Ben Hoffman, 33, United States
After his joyous breakthrough runner-up finish at Kona last year, Ben Hoffman might be forgiven if he thought he was falling victim to the curse of the long shot Kona runner-up finishers that seemed to hit Luke McKenzie after his 2013 second place finish and Desiree Ficker after her great runner-up in 2006.
This year Hoffman was 5th at St. George and New Orleans 70.3s before taking on Ironman Texas. Things started well with a 2nd-best 49:29 swim and a 3rd-best 4:20:38 bike split. Then things unraveled and his 3:18:30 run left him in 8th place. Hoffman regained a great deal of optimism after outdueling Andy Potts by 2 seconds at Calgary 70.3. Hoffman has the game and the mindset to repeat, but his better chance might come in 2016.
Tim Van Berkel, 31, Australia
Timothy Van Berkel is one of the hardest working triathletes with many races a year and heaps of 70.3 and Ironman podiums. In 2013 and 2014, he was constantly on the verge with runner-up finishes at Port Macquairie 70.3, Texas 70.3, Ironman Cairns, Yeppoon 70.3, MetaMan, the Australian 70.3 championship and Ironman Cairns. But beyond all these medals, Van Berkel earned a great deal of tri-cred with his 7th-place finish at Kona last year and seems quite capable of moving up.
Bart Aernouts, 31, Belgium
This talented Belgian had fantastic 2014 – 1st at Ironman France, 1st at Wiesbaden 70.3, 2nd at Mallorca 70.3, then a bit of a letdown with 9th at Ironman 70.3 Worlds and 9th at Kona. Now his 2015 results offer more promise - 4th at Challenge Dubai with a 1:11:17 fastest run, 3rd at Ironman South Africa, 3rd at Challenge Rimini, 1st at Challenge Poznan and 4th at the Ironman 70.3 World Championship at Zell Am See.
Eneko Llanos, 38, Spain
Llanos had by far the best first half of the 2013 long course season with a 2nd place at Abu Dhabi International followed by wins at prestigious Ironman Melbourne and an even more dominant performance at Ironman Frankfurt. But as proven by recent disappointing Kona results for Marino Vanhoenacker, the first half season most often does not dictate what will happen in mid-October and Llanos placed 11th at Kona. This year Llanos was 5th at Ironman South Africa, 8th at Ironman Frankfurt and went to Kona early confident in his renewed fitness. Once again bad luck struck. He wrote “a mouth infection is killing me” October 1 on social media and was seeking a Kona dentist.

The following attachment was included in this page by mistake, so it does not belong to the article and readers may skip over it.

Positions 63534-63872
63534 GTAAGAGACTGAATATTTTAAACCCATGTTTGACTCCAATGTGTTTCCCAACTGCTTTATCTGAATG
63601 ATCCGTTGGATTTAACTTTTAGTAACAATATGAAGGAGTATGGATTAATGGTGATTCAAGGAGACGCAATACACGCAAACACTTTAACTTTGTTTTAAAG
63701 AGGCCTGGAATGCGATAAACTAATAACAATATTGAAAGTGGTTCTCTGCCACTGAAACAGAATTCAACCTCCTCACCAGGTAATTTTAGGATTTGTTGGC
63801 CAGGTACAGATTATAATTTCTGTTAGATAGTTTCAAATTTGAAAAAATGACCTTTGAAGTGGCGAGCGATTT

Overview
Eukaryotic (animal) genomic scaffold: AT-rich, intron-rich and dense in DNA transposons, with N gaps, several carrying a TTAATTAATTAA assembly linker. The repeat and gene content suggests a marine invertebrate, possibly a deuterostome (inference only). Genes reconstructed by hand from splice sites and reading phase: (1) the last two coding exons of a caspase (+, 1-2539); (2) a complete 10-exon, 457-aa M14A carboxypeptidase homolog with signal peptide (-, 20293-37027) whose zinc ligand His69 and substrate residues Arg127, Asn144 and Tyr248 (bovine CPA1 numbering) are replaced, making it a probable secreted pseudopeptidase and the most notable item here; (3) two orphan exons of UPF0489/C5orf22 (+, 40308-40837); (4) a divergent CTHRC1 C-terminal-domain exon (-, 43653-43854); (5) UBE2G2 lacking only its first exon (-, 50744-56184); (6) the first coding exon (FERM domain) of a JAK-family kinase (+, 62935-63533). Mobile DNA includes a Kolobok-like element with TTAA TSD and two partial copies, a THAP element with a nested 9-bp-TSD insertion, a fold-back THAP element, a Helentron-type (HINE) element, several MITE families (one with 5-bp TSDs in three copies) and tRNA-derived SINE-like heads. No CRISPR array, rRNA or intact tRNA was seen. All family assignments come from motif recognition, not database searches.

Jordan Rapp, 35, United States
After recovering from a life- and career-threatening injuries when struck by a hit-and-run driver on a training ride in 2010, Rapp embarked on the hot streak of his life that included wins at 2011 Ironman Canada, 2012 Ironman Texas and Ironman New York. Then he hit a puzzling 2-year slump with dwindling results. He recovered his mojo with a dominating win at Ironman Mt. Tremblant where he carved out an 18-minute margin of victory
with race-best 4:25:01 bike split and a race-best 2:55:53 run. Like Marino Vanhoenacker, Rapp was contemplating never going back to Kona again. But now his confidence is renewed that he is capable serious contention and is headed back to the Big Island with renewed resolve.
Nils Frommhold, 28, Germany
Frommhold proved he could run at the front and win with victories at Ironman Arizona in 2012, Ironman South Africa in 2014 and a 2nd at Challenge Roth in 2014. This year he showed he could perform consistently with a 7:51:28 winning time and a 4:09:30 bike split at Challenge Roth, a 2nd at St. Polten 70.3 and 5th at Ironman Melbourne.
Cyril Viennot, 33, France
This Frenchman is no stranger to Kona and keeps improving. He finished 18th in 2012, 12th in 2013 and created a splash with his 5th place finish last year which included a 54:32 swim, 4:31:18 bike and a 2:51:55 run. Outside Kona, he scored a win at the 2014 UK Ironman and has stayed in winning form with a victory at the 2015 ITU long distance Worlds in Motala, Sweden.
Tim Don, 38, Great Britain
Don won Ironman 70.3 St. George with a 1:14:02 rundown of early leader Brent McMahon. At Brazil 70.3 he passed Timothy O’Donnell at the 15km mark on his way to a race-best 1:13:20 run. He also won Monterrey and Ecuador 70.3s but fell to Callum Millward at Boulder 70.3. He did not repeat his 2014 3rd-place finish at Mt. Tremblant 70.3 Worlds, disappointing with a DNF at Zell Am See.
Ivan Raña, 36, Spain
Ivan Raña made a significant step up with 2014 Ironman Austria win in 7:48:43 – the third fastest men’s Ironman-distance time in history. More encouraging, Raña’s race-best 4:15:57 bike split there was the third-fastest winning bike split at Klagenfurt.